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100 years on from 'bold, decisive' first Dail meeting

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Ceann Comhairle, Sean O Fearghail, with President Michael D Higgins and Cathaoirleach and Senator Denis O’Donovan. Photo: Maxwells/PA Wire

Ceann Comhairle, Sean O Fearghail, with President Michael D Higgins and Cathaoirleach and Senator Denis O’Donovan. Photo: Maxwells/PA Wire

Ceann Comhairle, Sean O Fearghail, with President Michael D Higgins and Cathaoirleach and Senator Denis O’Donovan. Photo: Maxwells/PA Wire

Dublin's Mansion House went back in time yesterday as it marked 100 years since the first ever Dail.

The commemorative sitting took place in the Round Room, with descendants of those elected to the first Dail in attendance.

The first meeting in the Mansion House included candidates who had been elected to Westminster, but refused to sit there.

Dimly lit globe lights hung from the ceiling yesterday and there were swathes of blue fabric around the balcony, to reflect the atmosphere of the time.

On arrival, guests were handed a book with a green linen cover - a reproduction of the first official report of the proceedings on January 21, 1919. Back then, those present included Maud Gonne, American naval officers and Father Michael O'Flanagan, who gave the opening prayer.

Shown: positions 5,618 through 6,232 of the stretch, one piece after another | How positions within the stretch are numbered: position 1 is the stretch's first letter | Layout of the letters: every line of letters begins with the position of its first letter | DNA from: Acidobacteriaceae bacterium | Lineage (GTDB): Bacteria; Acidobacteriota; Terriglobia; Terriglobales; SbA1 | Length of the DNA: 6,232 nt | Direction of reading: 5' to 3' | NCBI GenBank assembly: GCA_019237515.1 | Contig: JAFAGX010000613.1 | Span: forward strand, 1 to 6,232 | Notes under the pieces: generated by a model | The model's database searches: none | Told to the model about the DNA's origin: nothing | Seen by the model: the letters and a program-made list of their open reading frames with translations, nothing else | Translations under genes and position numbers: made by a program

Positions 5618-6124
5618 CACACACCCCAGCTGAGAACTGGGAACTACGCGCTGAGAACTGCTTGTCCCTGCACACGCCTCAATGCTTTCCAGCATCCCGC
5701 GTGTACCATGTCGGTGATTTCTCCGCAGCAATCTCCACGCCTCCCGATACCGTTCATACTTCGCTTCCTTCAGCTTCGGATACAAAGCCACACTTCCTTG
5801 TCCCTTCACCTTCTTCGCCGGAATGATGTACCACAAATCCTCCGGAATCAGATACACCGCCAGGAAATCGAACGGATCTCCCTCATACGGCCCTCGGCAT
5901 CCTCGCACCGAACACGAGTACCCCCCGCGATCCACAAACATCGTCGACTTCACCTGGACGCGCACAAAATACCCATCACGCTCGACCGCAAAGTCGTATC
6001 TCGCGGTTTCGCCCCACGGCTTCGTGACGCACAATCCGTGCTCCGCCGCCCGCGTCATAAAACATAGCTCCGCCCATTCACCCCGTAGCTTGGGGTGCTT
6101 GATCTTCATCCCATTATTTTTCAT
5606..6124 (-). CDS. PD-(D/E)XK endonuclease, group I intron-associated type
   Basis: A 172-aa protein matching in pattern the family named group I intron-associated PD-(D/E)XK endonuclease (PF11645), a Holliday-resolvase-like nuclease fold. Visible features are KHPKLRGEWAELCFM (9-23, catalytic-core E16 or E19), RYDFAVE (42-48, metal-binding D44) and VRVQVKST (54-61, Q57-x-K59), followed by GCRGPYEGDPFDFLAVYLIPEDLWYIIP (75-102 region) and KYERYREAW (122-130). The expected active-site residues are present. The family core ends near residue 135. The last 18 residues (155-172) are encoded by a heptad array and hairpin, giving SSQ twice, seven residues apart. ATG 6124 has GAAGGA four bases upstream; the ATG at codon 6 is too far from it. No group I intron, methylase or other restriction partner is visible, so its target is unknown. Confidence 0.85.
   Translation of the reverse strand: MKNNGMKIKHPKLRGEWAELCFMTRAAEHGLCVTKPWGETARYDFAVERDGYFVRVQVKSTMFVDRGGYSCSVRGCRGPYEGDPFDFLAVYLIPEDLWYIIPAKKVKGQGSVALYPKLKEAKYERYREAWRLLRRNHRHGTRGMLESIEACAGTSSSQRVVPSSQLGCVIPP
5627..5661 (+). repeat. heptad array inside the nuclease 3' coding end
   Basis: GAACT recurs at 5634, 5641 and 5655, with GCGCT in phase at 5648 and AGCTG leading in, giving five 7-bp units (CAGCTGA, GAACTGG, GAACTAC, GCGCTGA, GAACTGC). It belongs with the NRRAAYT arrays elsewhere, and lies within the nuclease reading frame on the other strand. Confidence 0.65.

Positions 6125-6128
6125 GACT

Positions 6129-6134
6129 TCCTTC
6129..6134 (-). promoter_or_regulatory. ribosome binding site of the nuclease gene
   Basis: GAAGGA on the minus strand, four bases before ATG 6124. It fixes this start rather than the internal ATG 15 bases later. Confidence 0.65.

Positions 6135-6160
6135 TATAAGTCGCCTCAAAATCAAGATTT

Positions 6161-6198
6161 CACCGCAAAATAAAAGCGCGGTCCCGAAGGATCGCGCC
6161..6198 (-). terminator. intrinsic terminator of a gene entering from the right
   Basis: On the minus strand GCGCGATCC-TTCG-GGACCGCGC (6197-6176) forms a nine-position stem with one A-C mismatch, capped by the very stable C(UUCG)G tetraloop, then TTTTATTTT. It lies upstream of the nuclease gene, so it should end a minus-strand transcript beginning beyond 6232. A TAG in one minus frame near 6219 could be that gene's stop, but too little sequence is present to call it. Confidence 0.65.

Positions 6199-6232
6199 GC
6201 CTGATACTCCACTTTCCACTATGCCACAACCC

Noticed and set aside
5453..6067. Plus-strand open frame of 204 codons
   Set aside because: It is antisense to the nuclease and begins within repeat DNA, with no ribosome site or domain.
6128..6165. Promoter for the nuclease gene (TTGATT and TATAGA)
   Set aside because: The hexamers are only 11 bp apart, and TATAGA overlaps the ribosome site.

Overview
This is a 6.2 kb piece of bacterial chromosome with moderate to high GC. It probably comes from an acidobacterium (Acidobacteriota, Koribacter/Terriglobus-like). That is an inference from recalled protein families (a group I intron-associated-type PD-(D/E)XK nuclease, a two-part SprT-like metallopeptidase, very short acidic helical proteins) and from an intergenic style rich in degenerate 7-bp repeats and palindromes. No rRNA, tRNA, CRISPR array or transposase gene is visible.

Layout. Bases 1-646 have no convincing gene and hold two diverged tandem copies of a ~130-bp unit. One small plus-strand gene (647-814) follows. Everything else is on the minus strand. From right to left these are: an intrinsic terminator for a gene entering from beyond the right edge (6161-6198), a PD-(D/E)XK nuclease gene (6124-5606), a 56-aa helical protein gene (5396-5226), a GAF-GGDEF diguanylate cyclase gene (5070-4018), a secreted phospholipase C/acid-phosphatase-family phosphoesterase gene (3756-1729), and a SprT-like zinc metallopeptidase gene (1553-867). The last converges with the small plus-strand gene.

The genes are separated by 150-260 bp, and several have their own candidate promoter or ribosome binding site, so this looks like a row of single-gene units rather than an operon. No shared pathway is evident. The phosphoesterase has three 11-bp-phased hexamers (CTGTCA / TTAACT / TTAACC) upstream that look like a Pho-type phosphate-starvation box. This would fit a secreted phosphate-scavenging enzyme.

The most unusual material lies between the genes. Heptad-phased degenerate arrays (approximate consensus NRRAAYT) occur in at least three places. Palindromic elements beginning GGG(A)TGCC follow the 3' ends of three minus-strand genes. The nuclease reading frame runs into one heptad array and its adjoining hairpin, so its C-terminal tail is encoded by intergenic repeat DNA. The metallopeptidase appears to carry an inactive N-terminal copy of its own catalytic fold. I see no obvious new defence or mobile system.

Leaders

This time, former president Mary McAleese, Taoiseach Leo Varadkar, former taoisigh Bertie Ahern, Brian Cowen and Enda Kenny, Dail members and Garda Commissioner Drew Harris were in attendance.

Archbishop of Dublin Diarmuid Martin and Archbishop of Armagh Eamon Martin were among church leaders present.

Former Ulster Unionist Party leader Mike Nesbitt and SDLP leader Colum Eastwood were among politicians from the North at the event.

In a speech, Mr Varadkar said the first meeting was a "bold, profound and decisive statement about the future of Ireland".

"In some ways, it was more of a symbolic statement: the Dail was a legislature without any power," he said.

"But as symbolism went, it was incredibly powerful.

"It proclaimed the essential democratic nature of the Irish revolution, the value it placed on parliamentary institutions, and its aspirations for a free, independent and democratic state."

He hailed those who had contributed to the "new Irish State" and pointed to where the State had "fallen short" over the years.


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